September 28, 2023

Prologis chief urges Federal Reserve to rethink rate policy


The head of Prologis Inc. (NYSE: PLD), the world’s largest logistics real estate company, urged the Federal Reserve Wednesday to throttle back on its aggressive policy of interest rate increases and the hawkish rhetoric supporting it, warning that the Fed’s actions may “spook this market into places that they don’t want to go.”

Hamid R. Moghadam, co-founder, chairman and CEO, was not specific about what market he was referring to. Co-keynoting his company’s annual Groundbreakers event in San Francisco, Moghadam said the Fed is “getting a little carried away” with rate increases and with “the language that they’re using” to justify its policies.

Since March 2022, the Fed has hiked the federal funds rate — the rate that banks charge each other for overnight loans — by 525 basis points from a range of 0% to 0.5% to current levels of 5.5%. The most aggressive rate-tightening policy in 40 years has been designed to bring down the rate of inflation, which in June 2022 hit its highest level since the early 1980s but has since come down considerably to the low 3% range. Fed Chairman Jerome H. Powell has set a goal of 2% inflation and has pledged to keep rates higher for longer until the Fed sees a sustainable move down toward that level.

The rapid pace of increases has led to calls for the Fed to pause and let the higher borrowing costs work their way through the economy. Rate adjustments typically have a lag effect, and the concern is that all of the Fed’s hikes have not yet been fully felt throughout the economy.

The Fed’s actions have raised borrowing costs for all aspects of commerce, notably commercial real estate. Activity in the industrial sector, which is considered a subset of commercial real estate and is dominated by logistics warehousing, has slowed in 2023 as higher rates have made deals less attractive. Some tenants have also pulled back from the market due to a softening of overall demand that has lessened the need for warehouse capacity.

However, demand from third-party logistics providers and e-commerce retailers continues to prop up the market, and few expect both sectors to reduce their appetite for warehouse space.

Moghadam expects 2024 to be a good year for Prologis because current rents in its portfolio are substantially lower than markets, giving the company an opportunity to play catch-up on new deals and renewals. The spread between Prologis’ and market rents provides an opportunity for the company to grow substantially for at least a decade, he said.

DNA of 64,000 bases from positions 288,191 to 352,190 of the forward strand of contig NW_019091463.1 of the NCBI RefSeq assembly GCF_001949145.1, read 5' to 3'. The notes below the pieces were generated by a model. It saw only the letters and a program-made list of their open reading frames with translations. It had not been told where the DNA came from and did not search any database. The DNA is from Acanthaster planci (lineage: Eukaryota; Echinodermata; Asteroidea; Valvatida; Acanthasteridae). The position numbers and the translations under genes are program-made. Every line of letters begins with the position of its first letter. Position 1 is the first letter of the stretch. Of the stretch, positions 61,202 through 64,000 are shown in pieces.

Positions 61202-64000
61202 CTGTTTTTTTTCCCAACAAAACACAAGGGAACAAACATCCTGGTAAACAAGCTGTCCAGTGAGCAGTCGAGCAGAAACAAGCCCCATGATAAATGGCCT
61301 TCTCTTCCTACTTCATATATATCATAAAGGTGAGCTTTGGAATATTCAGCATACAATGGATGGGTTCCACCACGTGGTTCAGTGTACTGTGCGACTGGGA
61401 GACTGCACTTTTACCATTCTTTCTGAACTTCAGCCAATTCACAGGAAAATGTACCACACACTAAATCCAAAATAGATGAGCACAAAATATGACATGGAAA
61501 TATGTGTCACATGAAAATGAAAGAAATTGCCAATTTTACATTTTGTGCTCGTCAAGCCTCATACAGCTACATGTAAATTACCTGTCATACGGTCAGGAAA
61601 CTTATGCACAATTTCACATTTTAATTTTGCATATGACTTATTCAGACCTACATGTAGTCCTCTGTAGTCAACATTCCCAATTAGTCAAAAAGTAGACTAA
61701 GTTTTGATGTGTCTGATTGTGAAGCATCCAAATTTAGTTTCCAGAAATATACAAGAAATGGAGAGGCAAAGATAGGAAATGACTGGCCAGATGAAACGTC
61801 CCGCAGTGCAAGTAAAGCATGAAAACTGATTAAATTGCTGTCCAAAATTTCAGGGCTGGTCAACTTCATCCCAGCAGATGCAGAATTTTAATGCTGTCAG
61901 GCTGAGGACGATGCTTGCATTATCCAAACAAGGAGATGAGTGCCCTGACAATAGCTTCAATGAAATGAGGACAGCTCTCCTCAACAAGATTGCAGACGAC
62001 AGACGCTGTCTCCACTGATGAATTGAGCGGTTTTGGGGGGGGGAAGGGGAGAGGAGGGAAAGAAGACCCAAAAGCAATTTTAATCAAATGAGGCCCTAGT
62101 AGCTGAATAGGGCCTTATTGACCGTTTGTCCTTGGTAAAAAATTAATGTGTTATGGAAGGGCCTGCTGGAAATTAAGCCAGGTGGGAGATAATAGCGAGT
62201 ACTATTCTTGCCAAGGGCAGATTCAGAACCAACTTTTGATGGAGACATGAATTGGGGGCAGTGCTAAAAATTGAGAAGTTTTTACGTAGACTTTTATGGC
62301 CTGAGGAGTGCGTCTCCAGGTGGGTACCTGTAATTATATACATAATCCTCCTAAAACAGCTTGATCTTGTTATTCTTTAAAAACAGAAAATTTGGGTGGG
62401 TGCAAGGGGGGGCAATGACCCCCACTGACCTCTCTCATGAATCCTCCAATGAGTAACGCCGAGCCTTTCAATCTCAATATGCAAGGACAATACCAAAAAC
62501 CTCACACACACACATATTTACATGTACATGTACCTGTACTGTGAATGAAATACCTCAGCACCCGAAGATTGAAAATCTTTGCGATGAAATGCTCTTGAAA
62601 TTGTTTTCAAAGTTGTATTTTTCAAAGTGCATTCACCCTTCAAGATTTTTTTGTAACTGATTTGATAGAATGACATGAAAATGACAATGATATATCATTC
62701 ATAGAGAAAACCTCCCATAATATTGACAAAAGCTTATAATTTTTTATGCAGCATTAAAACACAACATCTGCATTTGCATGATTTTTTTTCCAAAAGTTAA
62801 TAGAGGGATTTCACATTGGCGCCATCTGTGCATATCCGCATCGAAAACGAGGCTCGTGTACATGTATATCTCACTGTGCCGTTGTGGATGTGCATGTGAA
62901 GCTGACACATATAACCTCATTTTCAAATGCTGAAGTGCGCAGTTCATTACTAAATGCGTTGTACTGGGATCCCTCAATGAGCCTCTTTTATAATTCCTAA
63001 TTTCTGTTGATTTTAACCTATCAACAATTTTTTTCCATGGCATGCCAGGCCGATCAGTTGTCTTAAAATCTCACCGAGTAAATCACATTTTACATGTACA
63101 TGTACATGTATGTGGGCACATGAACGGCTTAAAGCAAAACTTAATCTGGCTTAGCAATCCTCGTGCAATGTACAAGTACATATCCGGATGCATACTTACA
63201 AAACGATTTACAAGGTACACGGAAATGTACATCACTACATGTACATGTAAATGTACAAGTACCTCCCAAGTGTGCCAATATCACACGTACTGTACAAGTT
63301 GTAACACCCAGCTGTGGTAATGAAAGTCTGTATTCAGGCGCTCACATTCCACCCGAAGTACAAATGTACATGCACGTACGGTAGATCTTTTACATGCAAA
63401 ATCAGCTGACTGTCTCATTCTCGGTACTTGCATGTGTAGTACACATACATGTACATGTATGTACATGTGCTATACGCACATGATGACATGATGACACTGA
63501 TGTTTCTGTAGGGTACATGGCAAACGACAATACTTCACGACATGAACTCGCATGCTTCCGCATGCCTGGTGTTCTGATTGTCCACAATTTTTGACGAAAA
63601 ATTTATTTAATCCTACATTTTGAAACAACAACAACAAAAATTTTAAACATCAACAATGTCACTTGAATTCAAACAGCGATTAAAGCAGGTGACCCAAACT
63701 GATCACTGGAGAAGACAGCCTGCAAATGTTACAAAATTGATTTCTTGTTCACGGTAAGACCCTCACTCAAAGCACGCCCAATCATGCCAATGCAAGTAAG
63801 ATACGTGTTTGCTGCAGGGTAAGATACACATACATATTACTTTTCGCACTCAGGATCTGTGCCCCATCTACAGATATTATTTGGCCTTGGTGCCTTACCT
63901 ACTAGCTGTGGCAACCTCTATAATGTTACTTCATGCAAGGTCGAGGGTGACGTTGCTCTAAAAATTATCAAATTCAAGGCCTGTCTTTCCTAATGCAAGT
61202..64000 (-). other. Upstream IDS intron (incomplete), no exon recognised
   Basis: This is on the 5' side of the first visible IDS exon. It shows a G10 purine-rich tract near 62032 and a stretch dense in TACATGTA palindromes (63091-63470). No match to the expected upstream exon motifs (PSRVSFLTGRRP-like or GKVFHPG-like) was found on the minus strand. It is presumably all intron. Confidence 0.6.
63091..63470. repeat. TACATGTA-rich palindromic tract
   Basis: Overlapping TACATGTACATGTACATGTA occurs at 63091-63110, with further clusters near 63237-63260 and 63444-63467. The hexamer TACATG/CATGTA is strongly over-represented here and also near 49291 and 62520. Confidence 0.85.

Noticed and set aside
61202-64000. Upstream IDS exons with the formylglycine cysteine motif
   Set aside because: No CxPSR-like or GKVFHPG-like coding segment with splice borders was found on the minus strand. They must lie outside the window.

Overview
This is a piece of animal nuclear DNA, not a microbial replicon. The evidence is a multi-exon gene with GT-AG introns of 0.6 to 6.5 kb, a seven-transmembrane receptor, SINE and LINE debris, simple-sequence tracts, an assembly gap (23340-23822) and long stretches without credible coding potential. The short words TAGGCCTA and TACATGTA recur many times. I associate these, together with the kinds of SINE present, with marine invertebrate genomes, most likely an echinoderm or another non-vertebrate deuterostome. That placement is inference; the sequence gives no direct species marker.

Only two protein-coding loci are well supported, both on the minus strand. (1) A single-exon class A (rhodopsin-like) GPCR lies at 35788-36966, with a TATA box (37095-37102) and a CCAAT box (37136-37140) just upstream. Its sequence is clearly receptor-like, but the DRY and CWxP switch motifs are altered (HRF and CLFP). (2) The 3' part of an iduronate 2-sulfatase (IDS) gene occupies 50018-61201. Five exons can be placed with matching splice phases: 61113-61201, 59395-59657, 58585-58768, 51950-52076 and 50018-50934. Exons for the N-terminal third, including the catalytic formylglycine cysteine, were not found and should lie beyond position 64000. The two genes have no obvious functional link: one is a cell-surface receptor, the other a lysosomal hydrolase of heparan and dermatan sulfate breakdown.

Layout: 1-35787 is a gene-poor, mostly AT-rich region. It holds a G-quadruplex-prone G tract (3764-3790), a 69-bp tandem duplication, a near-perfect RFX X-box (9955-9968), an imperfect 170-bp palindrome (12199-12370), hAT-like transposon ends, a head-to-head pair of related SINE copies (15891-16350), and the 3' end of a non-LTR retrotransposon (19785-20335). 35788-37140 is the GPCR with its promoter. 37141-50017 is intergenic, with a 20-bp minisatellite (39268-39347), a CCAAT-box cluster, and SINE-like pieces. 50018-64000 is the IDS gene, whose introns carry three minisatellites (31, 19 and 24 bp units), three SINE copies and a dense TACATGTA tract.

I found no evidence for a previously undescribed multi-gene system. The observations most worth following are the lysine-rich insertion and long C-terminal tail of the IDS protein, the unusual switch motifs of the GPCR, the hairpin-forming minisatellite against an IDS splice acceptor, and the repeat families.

Profits will be reinvested to build out Prologis’ growing array of services that extend beyond traditional real estate and to effectively reposition it as a “logistics solutions company,” Moghadam said. Most of the company’s 2024 growth will be organic rather than through acquisition, said Moghadam. The company has a global network of more than 1 billion square feet, and manages the equivalent of 3% of global GDP that moves through its buildings.

Moghadam shared the keynote with Ted Decker, chairman, president and CEO of The Home Depot, Inc. (NYSE: HD) and one of Prologis’ largest tenants. Both executives said global supply chains appear to have normalized following the pandemic-related dislocations in 2020, 2021 and part of 2022. However, both said that global networks are one devastating event away from again blowing up and causing disruptions in the flow of goods.

Moghadam said those concerns will incentivize businesses to invest more in buffer stock and the facilities to hold it. Businesses will rather invest more in restocking than run the risk of widespread inventory stockouts in the event of another crisis, he said.

Both companies are committed to expanding their use of AI. Prologis will focus its power on helping the company make better decisions regarding leasing and the deployment of capital. Moghadam said. Home Depot will use it to optimize inventory replenishment and mass personalization, which mines data to dig into customer preferences, Decker said.


The second annual F3: Future of Freight Festival will be held in Chattanooga, “The Scenic City,” this November. F3 combines innovation and entertainment — featuring live demos, industry experts discussing freight market trends for 2024, afternoon networking events, and Grammy Award-winning musicians performing in the evenings amidst the cool Appalachian fall weather.

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